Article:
I’ve been working for a couple of months on an in-depth article on personal defibrillators that are implanted beneath the skin of a person’s chest to shock a heart that starts shaking, thereby restoring its normal beating and preventing sudden death. Discussing these defibrillators is extremely complex, which is why I am spending so much time on researching and writing the article intended to help patients and their families make an informed decision by learning the truth about the devices known as implantable cardioverter defibrillators (ICDs) — the good and the bad, your life saved vs nothing happening or the accompanying risks and harm you may receive. So when I heard that a new study would be presented at the annual scientific meeting this week of the Heart Rhythm Society, a professional organization of cardiologists and electrophysiologists who use cardiac devices in their patients, I made sure to get an advance copy of what would be presented and interview the lead author.
Potentially such a study would be of interest to physicians and to patients considering getting an ICD because it looked at all shocks the defibrillators gave the heart in patients who took part in the clinical trial, including those sent for life-threatening rhythms and in error. For several reasons, I felt the study is not ready to report to the public. It is only an abstract. The full study has not yet been written, let alone published in a peer-reviewed journal or even accepted for publication. Patients with defibrillators who received shocks were matched to only one other patient who was not shocked, but the two patients were not matched for what other illnesses or poor quality of health they had. Yet they were matched to see who lived the longest and the study looked at death for all causes, not just heart-related. One critical question the study sought to answer was this: Do the shocks themselves cause a shortened life (even if they temporarily save it) or is a shortened life the result of the types of heart rhythms a person experiences?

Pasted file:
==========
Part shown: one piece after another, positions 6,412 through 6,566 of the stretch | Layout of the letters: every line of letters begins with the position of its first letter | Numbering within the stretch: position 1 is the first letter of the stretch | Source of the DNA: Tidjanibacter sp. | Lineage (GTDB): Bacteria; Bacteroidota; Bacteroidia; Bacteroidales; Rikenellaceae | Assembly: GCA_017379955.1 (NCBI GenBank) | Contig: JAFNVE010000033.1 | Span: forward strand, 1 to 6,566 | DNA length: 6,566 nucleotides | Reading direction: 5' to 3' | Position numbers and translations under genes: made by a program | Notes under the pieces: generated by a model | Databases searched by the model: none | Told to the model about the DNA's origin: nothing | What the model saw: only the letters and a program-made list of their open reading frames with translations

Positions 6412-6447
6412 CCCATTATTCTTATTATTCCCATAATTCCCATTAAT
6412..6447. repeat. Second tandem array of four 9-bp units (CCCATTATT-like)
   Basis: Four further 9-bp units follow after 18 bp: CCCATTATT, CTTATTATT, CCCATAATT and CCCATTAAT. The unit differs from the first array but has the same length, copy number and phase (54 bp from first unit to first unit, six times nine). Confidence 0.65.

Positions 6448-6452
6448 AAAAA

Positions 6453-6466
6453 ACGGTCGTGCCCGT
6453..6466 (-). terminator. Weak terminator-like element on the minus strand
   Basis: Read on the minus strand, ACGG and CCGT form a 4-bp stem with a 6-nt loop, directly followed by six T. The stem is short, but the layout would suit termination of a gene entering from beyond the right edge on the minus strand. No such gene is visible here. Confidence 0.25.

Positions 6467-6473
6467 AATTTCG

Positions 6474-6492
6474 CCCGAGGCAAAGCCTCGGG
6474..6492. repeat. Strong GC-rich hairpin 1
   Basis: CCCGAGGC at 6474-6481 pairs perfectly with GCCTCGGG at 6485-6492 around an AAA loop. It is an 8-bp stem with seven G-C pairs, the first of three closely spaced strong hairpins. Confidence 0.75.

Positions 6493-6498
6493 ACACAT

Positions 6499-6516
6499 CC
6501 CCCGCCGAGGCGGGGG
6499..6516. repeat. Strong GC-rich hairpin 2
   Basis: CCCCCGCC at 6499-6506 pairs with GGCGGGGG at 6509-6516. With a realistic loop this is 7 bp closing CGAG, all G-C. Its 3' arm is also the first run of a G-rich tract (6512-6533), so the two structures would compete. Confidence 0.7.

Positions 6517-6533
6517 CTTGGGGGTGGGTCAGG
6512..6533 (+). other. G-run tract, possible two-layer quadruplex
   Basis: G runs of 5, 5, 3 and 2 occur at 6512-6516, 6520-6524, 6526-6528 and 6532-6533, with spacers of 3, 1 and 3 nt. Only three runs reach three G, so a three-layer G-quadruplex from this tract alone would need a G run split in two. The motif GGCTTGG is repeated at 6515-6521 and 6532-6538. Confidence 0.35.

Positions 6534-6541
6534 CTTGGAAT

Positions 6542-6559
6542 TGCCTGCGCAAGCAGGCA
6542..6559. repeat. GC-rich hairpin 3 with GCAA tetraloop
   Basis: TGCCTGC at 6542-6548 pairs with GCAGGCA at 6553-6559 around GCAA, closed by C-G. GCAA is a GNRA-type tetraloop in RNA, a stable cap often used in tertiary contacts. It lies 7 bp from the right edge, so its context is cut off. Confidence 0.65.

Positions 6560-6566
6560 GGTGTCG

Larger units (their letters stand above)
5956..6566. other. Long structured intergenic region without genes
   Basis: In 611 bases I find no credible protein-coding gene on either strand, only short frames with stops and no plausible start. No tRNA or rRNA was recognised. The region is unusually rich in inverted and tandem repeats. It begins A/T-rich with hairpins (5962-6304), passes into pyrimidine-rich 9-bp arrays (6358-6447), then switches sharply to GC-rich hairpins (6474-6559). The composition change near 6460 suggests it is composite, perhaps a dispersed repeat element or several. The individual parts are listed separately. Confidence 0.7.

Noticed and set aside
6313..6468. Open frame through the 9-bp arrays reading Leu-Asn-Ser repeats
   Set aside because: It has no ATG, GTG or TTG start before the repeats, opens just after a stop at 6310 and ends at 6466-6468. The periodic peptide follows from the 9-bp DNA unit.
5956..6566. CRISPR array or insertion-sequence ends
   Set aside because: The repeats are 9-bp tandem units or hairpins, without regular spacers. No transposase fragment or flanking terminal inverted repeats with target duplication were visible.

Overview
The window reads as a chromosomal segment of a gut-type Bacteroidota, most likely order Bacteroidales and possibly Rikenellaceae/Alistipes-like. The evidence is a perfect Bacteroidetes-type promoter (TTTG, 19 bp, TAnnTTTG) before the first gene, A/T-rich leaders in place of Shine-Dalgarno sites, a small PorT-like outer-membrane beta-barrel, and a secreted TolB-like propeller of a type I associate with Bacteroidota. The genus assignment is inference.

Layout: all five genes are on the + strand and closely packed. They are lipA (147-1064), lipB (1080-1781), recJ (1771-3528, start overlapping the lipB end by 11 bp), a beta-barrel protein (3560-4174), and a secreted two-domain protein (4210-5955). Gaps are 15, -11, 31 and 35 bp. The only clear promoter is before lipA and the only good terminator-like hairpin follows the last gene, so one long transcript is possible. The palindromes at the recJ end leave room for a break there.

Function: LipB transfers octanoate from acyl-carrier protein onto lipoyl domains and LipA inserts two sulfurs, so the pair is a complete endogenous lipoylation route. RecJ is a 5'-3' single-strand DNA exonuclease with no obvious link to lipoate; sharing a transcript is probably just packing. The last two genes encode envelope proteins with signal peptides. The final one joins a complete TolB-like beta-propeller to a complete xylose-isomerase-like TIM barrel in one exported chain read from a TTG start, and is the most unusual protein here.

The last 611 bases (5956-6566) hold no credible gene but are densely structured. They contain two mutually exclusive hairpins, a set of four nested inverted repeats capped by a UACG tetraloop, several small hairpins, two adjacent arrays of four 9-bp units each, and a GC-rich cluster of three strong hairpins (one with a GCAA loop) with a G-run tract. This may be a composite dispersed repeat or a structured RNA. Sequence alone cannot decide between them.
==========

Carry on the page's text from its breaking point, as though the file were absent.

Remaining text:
But the thing that really slapped me in the face and gave me pause was the exchange of money. In all stories I write on drugs or medical devices, I have begun asking the sources I quote for any conflicts of interest they have with pharmaceutical companies that make these products and I list the conflicts within or at the end of the story.
This study was funded by Boston Scientific, a pharmaceutical company that makes defibrillators. And all eight authors of the study from different medical centers had financial ties to Boston Scientific. All of them?
Would I be surprised if the study found that it was not the defibrillator’s shock that shortened life? In the few write-ups that I’ve seen on this study presented Thursday, the lead author is quoted as saying that not the shock, but rather the type of rhythm is what was associated with shortened life. This study that was able to look at shocks sent for a variety of heart rhythms and for other reasons may be a valuable study. But I can’t help wonder, both as a journalist and as a potential patient, if the study would have been designed differently and reached any different conclusions if no money exchanged hands between a company that makes defibrillators and the eight physicians who designed the study and wrote its conclusions. I am not making any accusation here. I simply am saying that I am made to feel uncomfortable by the financial association of the doctors and big pharma. Why do doctors do this? Should organized medicine and university medical centers forbid doctors who have any financial ties to a company from participating in a clinical trial of a product that company makes? Especially if the company is funding the clinical trial? That would eliminate a lot of doctors. But the tide is changing and some financial arrangements once commonplace between doctors and industry are no longer allowed at some major university medical centers and everything is under more scrutiny than before. We were discussing this matter of conflicts of interest Tuesday in a university class I teach to doctors who want to write for the public.